Apart from that, you can mention press coverages, strategic partnerships, and customer success stories. If you have already overcome some challenges and obstacles, this is a good place to talk about them to show your capability of handling things.
If your company is at a very early, pre-revenue or product development stage, you still have some milestones to present. It can be product development, interviews with clients, letters of intent, number of beta testers, downloads or newsletter subscription, taking part in acceleration program or even winning a contest- whatever shows the previous successes you’ve had.
After the past achievements are presented, explain what you plan to accomplish in the future. It might be product development, hiring staff, securing IP, closing fundraising or strategic partnerships, generating the targeted level of revenue or traction.
Specific financial projections are hard to prepare for a very early stage startup. However, they are considered to be a very good indicator to understand where the business is actually heading so make sure to include them in your deck. Despite the fact that the typical forecast normally covers a time span of 3 to 5 years, for a startup, 3-year projections are fine. If the business you are pitching has already been operating for a while, it would be beneficial to include historical performance as well.
A more specific financial projection would also include:
Introduce a simple chart to illustrate your financial performance and projections. Keep in mind that you need the explanation behind your numbers. In other words, you would need to clarify the assumptions you present. It is not necessary to explain every single number which you have on the slide, focus on the main metrics while speaking. The details for all the other projections should be included in a file with full financial projections which you will keep prepared for a potential follow up.
The main questions you will need to address in this pitch deck section are:
If you are at a very early stage, your investment need can be calculated using a simple strategy. Consider your future milestones and the costs associated with their achievement then add up buffer quota for a particular period and you are done! This example of fundraising slide might be of great use:
We are raising [ EUR X ] as equity/debt which will give us [ Y months ] of runway and help us achieve: [ milestone 1 ], [ milestone 2 ], [ milestone 3 ].
It is important to explain why you are looking for investment and where you are going to use the money. Don’t go too deep with that but give the investors enough information to answer those questions.
Fundraising slide is also a good place to explain how much capital you’ve already put in the venture, how much you have raised so far, from whom and for what. Previous investments in your company would be additional proof of your credibility in the eyes of investors. If you’ve put some money in the business yourself, it is also a very good sign, because it means that you are determined and truly believe in the project.
According to the general belief, the team slide should come at the very beginning of the presentation, but you can also place it at the very end. Doing so you will ensure that by the time investors see the team slide they already have a general understanding of the company. Thus they will be able to evaluate the actual potential the team has with regard to the given industry. However, if you are a well-known entrepreneur that successfully exited previous startups, feel free to put team section at the beginning of your pitch deck. That will help to attract more attention right from the start.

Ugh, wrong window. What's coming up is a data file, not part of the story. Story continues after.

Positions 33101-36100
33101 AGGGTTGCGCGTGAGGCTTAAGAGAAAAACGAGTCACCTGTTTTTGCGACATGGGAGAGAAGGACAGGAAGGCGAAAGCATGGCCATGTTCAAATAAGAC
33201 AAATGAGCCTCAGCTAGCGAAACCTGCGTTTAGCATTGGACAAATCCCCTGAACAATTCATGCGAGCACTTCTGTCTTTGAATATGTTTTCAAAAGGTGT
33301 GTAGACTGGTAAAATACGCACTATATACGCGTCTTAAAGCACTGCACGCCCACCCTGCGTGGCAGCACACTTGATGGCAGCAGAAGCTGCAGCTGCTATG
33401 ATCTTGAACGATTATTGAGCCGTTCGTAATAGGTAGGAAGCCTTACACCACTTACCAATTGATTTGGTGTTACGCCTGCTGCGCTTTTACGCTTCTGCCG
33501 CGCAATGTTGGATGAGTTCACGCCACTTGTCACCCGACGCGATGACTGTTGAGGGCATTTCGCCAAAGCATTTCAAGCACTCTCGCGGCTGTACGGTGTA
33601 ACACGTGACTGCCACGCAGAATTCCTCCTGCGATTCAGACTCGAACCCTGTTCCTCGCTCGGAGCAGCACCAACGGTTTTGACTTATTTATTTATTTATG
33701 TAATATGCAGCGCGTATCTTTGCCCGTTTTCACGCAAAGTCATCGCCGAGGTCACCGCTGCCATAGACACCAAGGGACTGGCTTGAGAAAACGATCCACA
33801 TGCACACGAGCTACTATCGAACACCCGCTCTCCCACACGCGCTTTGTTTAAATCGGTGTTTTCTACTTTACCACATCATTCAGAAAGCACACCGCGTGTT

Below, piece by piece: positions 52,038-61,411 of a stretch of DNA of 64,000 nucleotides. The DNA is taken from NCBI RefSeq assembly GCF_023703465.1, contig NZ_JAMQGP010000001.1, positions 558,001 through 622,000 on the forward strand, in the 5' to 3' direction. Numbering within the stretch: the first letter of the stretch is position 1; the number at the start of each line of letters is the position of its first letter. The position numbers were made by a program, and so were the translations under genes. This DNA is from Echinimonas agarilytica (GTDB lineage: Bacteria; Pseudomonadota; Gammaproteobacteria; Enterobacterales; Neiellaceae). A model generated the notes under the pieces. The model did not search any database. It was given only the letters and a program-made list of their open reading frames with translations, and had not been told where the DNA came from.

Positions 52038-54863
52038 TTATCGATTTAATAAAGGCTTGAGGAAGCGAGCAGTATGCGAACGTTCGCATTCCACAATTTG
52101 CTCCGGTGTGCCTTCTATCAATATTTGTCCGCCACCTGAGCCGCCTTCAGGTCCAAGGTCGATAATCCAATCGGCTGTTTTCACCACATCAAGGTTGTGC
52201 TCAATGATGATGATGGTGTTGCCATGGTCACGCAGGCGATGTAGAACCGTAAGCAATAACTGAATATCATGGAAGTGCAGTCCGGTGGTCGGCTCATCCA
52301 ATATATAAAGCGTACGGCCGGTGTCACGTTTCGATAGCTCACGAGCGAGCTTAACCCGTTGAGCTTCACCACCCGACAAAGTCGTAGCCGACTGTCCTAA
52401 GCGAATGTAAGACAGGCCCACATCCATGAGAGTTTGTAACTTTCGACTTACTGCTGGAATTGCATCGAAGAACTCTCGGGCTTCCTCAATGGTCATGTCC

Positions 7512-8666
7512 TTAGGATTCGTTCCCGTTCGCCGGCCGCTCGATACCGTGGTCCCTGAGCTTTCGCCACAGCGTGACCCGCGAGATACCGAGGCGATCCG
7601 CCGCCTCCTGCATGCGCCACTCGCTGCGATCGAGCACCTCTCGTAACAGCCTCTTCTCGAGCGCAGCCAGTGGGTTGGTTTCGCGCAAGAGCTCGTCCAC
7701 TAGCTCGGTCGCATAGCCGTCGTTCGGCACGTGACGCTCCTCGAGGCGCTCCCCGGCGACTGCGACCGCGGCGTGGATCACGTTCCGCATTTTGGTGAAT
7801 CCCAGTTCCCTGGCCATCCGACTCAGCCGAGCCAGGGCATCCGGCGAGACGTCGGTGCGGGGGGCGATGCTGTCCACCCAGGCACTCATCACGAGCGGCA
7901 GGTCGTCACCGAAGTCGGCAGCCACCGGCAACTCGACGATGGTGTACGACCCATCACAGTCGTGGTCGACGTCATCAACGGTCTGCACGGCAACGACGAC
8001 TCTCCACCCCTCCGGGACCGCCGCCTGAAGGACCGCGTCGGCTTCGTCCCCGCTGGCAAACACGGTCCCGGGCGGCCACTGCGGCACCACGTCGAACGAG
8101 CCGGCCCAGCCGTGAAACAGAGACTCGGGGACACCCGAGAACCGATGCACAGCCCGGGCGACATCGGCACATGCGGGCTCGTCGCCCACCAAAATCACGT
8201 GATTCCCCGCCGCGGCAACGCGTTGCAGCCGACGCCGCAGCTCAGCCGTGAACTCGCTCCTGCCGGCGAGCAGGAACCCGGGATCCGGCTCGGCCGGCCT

The impression investors have from the team plays a huge role, especially for an early-stage company. At this point, the level of risk is that high that it is often said that they invest in the team rather than in the idea. So if you are not the right people on board, the odds on a successful venture are low.
Summary slide is meant to provide a general summary, highlight the most important facts and show your business in a good light. It is your final chance to prove that your startup provides a great investment opportunity. You can also use summary slide at the begining of your pitch deck.
In the contact slide, leave details about your company, its legal form, location and website as well as team members' contact info. This way investors can find more about your project and reach out to you easily.
As you see, successful startup fundraising is not all about pitching skills so don’t worry if public speeches are not your strongest side. You can still tempt investors with a well-prepared written presentation and explain specifics of your business during a face-to-face meeting. Just keep in mind that a good business idea itself is not enough and you still need to raise some attention around it to set the stage for the meeting with investors. At least to some degree, the art of startup fundraising requires marketing and sales skills, just as your business. In order to learn more about the pitching process follow our overview of tips on pitching your startup to investors that will help you figure out your own way to successful public pitching and boost your self-confidence.
Looking for investors? Download PERFECT PITCH E-BOOK and learn how to prepare Investor Deck, Elevator Pitch & Competition Pitch that will get your startup funded!
How To Write Elevator Pitch For Investors (by Ewa Chronowska, Partner, Next Road Ventures)
Types Of Startup Funding Rounds (by Marcin Laczynski, Partner, Next Road Ventures)
VC Tips For Successful Startup Fundraising (by Magdalena Balcerzak, Manager, Vestbee)